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Report Shows There Is Room For Improvement For Utah Babies

Mother holding a newborn infant.
Utah Department of Health

Where a child is born can influence what resources are available for early childhood development. According to a new assessment, there is room for improvement for Utah babies and families compared to other states in the nation.

"The State of Babies Yearbook tells a state-by-state story of America’s babies," said Patricia Cole, the director of federal policy for the non-profit Zero to Three, which just released the first State of the Babies Yearbook.

"It compares state-by-state data of wellbeing of infants and toddlers and then it provides policymakers and advocates with both national and state data to help them identify policies that are needed and to move those polices forward," Cole said. 

This assessment of Utah infants and their families provides a snapshot of how Utah is doing compared to other states. There are three developmental categories in the assessment: the first category is good physical and mental health

"So Utah’s babies and families fare very well in birth outcomes," Cole said. "So for instance, more moms get prenatal care, fewer infants are born with low birth weight and there’s also a lower instance of infant mortality."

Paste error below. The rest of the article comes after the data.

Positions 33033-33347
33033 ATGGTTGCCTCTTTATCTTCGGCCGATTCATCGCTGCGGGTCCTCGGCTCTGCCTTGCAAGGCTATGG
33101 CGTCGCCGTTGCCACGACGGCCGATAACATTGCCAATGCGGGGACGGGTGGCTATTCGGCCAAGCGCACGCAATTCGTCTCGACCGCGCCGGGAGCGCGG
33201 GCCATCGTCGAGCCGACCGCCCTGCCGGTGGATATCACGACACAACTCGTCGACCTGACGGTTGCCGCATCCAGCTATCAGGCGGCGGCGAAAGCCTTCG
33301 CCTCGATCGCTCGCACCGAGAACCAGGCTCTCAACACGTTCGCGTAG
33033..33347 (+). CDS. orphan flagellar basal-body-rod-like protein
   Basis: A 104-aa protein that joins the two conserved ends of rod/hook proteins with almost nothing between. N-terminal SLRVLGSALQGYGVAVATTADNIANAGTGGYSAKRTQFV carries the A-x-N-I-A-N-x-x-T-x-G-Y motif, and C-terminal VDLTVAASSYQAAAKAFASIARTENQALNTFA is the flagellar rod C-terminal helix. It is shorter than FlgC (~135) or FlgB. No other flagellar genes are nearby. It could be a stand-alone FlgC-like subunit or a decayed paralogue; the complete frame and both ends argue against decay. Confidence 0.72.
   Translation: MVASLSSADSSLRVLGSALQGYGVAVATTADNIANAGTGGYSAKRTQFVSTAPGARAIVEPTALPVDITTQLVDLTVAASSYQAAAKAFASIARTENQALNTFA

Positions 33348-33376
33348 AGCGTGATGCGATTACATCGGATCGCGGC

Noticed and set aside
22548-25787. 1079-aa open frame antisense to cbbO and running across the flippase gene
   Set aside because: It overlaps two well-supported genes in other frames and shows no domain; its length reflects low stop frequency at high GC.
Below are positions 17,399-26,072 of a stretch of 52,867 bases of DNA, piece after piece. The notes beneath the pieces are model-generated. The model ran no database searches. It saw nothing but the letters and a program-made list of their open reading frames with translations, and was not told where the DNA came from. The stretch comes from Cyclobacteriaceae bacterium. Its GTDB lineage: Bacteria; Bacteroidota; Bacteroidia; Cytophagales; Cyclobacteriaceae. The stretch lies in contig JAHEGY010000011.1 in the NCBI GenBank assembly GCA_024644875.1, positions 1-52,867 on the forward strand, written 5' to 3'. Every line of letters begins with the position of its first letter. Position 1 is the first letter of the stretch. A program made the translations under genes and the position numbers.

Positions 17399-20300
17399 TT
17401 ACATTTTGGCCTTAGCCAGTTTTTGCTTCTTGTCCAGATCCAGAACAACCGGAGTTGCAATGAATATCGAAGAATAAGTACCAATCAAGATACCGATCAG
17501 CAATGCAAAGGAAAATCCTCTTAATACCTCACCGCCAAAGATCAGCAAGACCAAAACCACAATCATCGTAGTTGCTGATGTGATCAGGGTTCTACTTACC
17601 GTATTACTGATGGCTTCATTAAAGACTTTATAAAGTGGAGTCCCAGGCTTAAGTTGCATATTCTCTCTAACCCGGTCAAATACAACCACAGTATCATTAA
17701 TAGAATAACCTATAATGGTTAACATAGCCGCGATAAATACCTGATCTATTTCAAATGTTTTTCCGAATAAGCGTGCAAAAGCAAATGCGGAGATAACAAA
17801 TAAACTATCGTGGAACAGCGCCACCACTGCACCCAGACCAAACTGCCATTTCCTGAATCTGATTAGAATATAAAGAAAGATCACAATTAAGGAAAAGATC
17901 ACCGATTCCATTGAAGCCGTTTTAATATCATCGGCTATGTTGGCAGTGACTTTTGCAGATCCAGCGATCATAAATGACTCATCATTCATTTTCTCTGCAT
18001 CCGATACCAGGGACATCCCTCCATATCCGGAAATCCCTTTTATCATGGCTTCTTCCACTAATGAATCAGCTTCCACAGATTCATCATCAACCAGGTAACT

The second category of this assessment is strong families and the ability of families to buffer their children from hardship.  

"We did a measure of family resilience and it is much higher than the nation as a whole. It is in the top tier for that indicator for how families are able to cope with unexpected stresses."

And the final category is positive early learning experiences.

"Utah is in the lowest category and I think there are a couple of things to look at there," Cole said. "One area that we’re really flagging is the low percentage of parents who read to them every night, it is less than 40 percent so less than 2 out of 5 babies get read to every day."

This assessment shows that Utah is a mixed bag in terms of infant support, but it gives Utah policymakers an opportunity to improve. According to Cole, Utah falls behind other states in policies supporting working families and providing access to affordable childcare.

"Overall Utah does fall in the bottom half of states compared to other states nationally." 

The State of Babies Yearbook assessment for Utah can be found here